Friday, 11/4/16

  1. The greatest heresy
  2. Still the cheapest date in politics
  3. Passing the “horrid red things” test
  4. Russophobe hegemonists
  5. Talk to 90%, catch flak from 10%


First Things

1

I believe the greatest heresy of all is the belief of some Christians that they are “saved.” If we believe we are categorically and without question already saved, it is a good sign that we have been dominated by demonic pride. St. Paul’s statement, “If you confess with your mouth the Lord Jesus and believe in your heart that God has raised Him from the dead, you will be saved” (Rom. 10:9), must be read in the context of Christ’s words: “Not everyone who says to me, ‘Lord, Lord,’ will enter the kingdom of heaven, but only the one who does the will of my Father who is in heaven.

(Thirty Steps to Heaven by Vassilios Papavassiliou)

Secondary Things

2

Isn’t it striking that George Soros has to invent pseudo-Catholic organizations to support the Democrat agenda whereas Evangelicals will do that kind of work for Republicans for free?

3

I once heard a lady tell her daughter that if you ate too many aspirin tablets you would die. “But why?” asked the child. “If you squash them you don’t find any horrid red things inside them.” Obviously, when this child thought of poison, she not only had an attendant image of “horrid red things”, but she actually believed that poison was red.

(C.S. Lewis, God in the Dock, “Horrid Red Things”)

When retired Yale Philosopher Nicholas Wolterstorff squashed his gay friends, he did not find any horrid red things:

He said that Romans 1 depicts a truly appallingly wicked people. “Can we generalize from this passage and say that Paul is saying that God says homosexual activity is always wrong? There is a night-and-day difference between what Paul describes and the same-sex couples I know,” he said.

(Gayla R. Postma, Wolterstorff: Biblical Justice and Same-Sex Marriage, The Banner, October 2016)

Tertiary Things

4

In concluding our discussion, I can’t help but touch upon a matter that is all over the mass media: it is no secret that there is an information war between America and Russia. What must be done to prevent the deterioration of relations in all facets of life, from the civil sphere to the spiritual?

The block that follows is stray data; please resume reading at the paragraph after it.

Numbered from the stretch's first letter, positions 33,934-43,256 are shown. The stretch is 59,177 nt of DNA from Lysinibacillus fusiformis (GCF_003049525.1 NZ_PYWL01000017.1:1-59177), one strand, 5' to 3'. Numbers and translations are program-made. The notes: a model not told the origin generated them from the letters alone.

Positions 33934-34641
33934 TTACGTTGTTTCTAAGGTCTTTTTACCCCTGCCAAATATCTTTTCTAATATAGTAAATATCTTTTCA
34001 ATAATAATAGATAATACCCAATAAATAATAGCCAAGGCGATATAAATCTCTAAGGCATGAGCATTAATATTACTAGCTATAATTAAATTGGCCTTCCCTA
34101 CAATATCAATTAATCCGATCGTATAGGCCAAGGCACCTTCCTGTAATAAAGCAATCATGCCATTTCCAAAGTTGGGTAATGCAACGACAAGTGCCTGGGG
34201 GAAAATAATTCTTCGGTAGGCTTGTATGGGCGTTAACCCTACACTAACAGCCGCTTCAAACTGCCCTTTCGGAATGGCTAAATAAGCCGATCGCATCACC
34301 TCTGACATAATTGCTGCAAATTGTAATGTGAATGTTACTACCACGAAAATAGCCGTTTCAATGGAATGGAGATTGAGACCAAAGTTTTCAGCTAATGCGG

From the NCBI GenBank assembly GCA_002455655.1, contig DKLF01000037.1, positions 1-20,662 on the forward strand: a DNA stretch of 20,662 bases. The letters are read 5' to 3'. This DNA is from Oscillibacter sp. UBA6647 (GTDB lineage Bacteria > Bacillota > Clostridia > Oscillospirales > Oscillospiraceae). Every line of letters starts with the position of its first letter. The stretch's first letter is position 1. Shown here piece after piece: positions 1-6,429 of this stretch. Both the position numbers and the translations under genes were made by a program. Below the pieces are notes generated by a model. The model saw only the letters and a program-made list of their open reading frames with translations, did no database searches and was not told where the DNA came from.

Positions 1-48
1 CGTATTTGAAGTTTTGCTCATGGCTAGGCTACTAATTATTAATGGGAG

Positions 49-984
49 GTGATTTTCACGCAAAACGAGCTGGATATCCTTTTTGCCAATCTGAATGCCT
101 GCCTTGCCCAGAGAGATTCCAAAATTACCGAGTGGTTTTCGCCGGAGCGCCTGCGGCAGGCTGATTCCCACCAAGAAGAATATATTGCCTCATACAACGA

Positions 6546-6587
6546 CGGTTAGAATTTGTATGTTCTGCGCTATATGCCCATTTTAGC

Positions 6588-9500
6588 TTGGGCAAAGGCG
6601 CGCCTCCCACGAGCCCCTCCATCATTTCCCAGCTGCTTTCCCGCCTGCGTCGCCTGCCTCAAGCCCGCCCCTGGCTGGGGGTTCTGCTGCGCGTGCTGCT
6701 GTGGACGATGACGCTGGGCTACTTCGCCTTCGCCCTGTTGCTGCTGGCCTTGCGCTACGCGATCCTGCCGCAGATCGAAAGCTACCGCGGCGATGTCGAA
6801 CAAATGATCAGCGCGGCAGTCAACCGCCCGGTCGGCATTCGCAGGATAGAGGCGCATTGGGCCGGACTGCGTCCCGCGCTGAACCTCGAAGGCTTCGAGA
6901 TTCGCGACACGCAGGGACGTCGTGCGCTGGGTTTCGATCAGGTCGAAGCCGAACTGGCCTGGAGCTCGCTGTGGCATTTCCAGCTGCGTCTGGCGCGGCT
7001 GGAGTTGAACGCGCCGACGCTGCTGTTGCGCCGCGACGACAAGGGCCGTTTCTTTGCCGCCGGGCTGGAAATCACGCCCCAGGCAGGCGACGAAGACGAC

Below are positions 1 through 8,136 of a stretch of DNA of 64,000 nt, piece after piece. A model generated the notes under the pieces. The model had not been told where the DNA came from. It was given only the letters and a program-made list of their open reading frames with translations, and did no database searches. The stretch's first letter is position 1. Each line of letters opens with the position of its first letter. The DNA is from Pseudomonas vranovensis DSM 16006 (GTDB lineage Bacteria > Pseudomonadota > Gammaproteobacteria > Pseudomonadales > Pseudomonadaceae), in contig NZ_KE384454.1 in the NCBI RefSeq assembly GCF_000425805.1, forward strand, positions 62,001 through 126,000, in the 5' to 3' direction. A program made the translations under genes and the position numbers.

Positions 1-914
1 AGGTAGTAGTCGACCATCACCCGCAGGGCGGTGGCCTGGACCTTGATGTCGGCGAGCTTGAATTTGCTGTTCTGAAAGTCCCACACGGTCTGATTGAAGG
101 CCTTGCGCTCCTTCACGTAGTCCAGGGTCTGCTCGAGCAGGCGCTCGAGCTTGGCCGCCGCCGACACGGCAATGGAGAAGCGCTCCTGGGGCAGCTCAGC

This is a big question, not easy to answer. I agree that this is sad and painful… Our countries are becoming more and more antagonistic towards each other. I am convinced that this would not have occurred had not some influential people not gotten involved who profit from war. In our country, there is a group called “neo-conservatives,” adherents to the notion that there should be only one superpower in the world. They see a threat to their hegemony in a renewed Russia and China, which are developing quickly. They are committed to war with Russia and warn of nuclear attacks. This is madness, there is no other word for it, it is demonic behavior. We Orthodox Christians must understand that we must first of all preserve our faith in Christ. It is written in the Scripture, that “our citizenship is in heaven.” We must fervently pray “O God, save Your people and bless Your inheritance.”

(Interview with Fr. Seraphim Bell)

5

Rod Dreher keeps getting blow-back and misrepresentations of his “Benedict Option.” A reader gives him a message of good cheer:

[About the pro-life cause:] People realized eventually that we have lost that fight for the time being, just as you’re saying about the culture war overall. People realized that there was no point in trying to pass laws that would make abortion illegal. So they poured themselves into local action, at pregnancy care centers.

That wasn’t done in opposition to national-level work by experts. They didn’t say that people working at pro-life organizations in DC should quit, or that they were wasting their time. We still need to keep a presence, to keep up the drumbeat and win small victories. But nobody thinks that what people are doing in the offices of the National Right to Life Committee is the most important thing happening for the pro-life cause. Reduced expectations caused ordinary people to fall back upon ourselves and ask, “Well, what can we do?”

I think the miscommunication has to do with the fact that you are speaking primarily to the 90 percent — the Christians in small and large towns who are never on TV, who never publish op-eds, etc. You are telling them that they can’t expect the professionals to do the culture war for them vicariously any more. They need to look around, like pro-lifers did, and figure out what they can do locally.

But while you’re talking to the 90 percent, the people responding to you are necessarily the 10 percent, the ones who are appearing on TV and publishing op-eds. To them, it naturally sounds like you’re telling them to give up. Your point is rather that they can’t do it alone, and you’re telling the 90 percent to gear up.

(Emphasis added) I love the title Rod chose: Everybody Row, Or We’re Going Over The Falls.

* * * * *

“In learning as in traveling and, of course, in lovemaking, all the charm lies in not coming too quickly to the point, but in meandering around for a while.” (Eva Brann)

Some succinct standing advice on recurring themes.